The third clip is from a video shot by a passerby. It shows Jason Russell, naked, prancing manically up and down a street in San Diego, and pounding his hands on the pavement. He swears, and rants about the devil, the Apple iPhone, and its digital assistant, Siri. Russell’s wife, Danica (who appears in Kony 2012, giving birth to their son Gavin), released a statement saying that “The preliminary diagnosis he received is called brief reactive psychosis, an acute state brought on by extreme exhaustion, stress and dehydration. Though new to us, the doctors say this is a common experience given the great mental, emotional and physical shock his body has gone through in these last two weeks.”
The first example above, of Russell’s son Gavin equating the Lord’s Resistance Army with the villains from the movie Star Wars, points directly at the mechanism around which Invisible Children is mobilising. It’s the classic tale of good versus evil, of identifiable baddies and unquestionable goodies, of superheroes rushing to the rescue. It’s the same impulse that led to the christening of the 2003 invasion of Iraq as “Operation Iraqi Liberation”. Kony 2012 attempts to configure its supporters, and potential supporters, as fighters for a simple justice, a comprehensible justice. This is one of the ways they’ve harnessed the inherent power of social media, that impulse that people on the networks have to share, and to share in, communal endeavour without nuance.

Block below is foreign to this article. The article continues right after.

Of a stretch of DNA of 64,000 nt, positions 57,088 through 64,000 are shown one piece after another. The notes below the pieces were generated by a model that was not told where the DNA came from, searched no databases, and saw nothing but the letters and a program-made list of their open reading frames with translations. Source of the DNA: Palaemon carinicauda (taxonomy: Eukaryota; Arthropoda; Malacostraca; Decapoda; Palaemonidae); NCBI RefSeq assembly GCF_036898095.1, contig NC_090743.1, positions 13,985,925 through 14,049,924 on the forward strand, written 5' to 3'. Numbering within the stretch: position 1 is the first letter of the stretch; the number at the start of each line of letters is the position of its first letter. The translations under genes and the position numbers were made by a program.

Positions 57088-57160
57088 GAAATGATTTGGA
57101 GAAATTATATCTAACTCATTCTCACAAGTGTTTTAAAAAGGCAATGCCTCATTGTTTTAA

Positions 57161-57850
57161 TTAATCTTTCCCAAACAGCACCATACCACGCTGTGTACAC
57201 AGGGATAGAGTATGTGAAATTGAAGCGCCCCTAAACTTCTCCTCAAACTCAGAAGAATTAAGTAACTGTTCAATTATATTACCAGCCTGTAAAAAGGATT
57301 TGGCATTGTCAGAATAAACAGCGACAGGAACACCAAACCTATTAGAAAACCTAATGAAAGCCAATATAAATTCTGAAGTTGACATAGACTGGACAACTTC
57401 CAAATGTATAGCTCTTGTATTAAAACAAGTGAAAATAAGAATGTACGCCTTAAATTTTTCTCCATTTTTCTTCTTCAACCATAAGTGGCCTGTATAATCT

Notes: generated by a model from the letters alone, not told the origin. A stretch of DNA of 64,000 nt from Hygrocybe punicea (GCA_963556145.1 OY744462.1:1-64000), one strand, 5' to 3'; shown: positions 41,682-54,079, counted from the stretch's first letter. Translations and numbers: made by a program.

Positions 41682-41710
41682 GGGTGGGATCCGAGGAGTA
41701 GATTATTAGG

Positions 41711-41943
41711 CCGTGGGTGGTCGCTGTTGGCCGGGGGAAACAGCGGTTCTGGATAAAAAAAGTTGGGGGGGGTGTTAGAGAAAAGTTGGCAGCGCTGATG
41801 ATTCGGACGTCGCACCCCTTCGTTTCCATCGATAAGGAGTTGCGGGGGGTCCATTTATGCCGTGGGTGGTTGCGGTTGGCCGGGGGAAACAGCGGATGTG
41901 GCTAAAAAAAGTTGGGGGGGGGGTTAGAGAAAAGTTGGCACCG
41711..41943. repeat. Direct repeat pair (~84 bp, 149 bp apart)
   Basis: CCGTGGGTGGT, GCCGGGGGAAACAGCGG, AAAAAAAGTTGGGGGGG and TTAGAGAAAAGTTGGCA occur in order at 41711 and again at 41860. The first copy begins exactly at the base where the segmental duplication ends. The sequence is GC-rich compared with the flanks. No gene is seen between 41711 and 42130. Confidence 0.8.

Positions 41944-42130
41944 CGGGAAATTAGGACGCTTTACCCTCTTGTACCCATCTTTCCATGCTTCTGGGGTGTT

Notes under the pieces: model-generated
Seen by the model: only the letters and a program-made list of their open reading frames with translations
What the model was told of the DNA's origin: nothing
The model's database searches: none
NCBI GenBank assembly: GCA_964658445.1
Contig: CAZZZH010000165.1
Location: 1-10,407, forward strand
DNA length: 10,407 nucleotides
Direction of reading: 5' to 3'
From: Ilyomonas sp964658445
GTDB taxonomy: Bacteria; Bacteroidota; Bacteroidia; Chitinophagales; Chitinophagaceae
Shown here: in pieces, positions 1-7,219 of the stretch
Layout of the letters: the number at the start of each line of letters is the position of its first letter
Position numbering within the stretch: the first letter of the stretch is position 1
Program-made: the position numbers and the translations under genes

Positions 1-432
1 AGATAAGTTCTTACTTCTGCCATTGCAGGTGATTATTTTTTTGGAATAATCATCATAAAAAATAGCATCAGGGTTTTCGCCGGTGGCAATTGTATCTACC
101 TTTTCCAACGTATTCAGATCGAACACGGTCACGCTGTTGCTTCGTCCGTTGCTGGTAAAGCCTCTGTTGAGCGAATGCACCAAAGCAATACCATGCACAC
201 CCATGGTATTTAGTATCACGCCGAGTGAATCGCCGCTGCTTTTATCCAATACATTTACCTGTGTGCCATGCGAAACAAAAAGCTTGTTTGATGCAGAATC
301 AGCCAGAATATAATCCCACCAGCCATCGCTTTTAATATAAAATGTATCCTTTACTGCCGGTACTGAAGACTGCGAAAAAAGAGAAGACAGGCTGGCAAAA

An early Invisible Children claim of success, made in a self-congratulatory section of the Kony 2012 video, was convincing Barack Obama and the U.S government to send 100 combat-equipped U.S. forces to Uganda to help regional forces, namely Uganda, South Sudan, the Central African Republic, and the Democratic Republic of the Congo, capture or kill Joseph Kony and his senior leaders. “After eight years of work,” Russell tells us, “The government finally heard us.”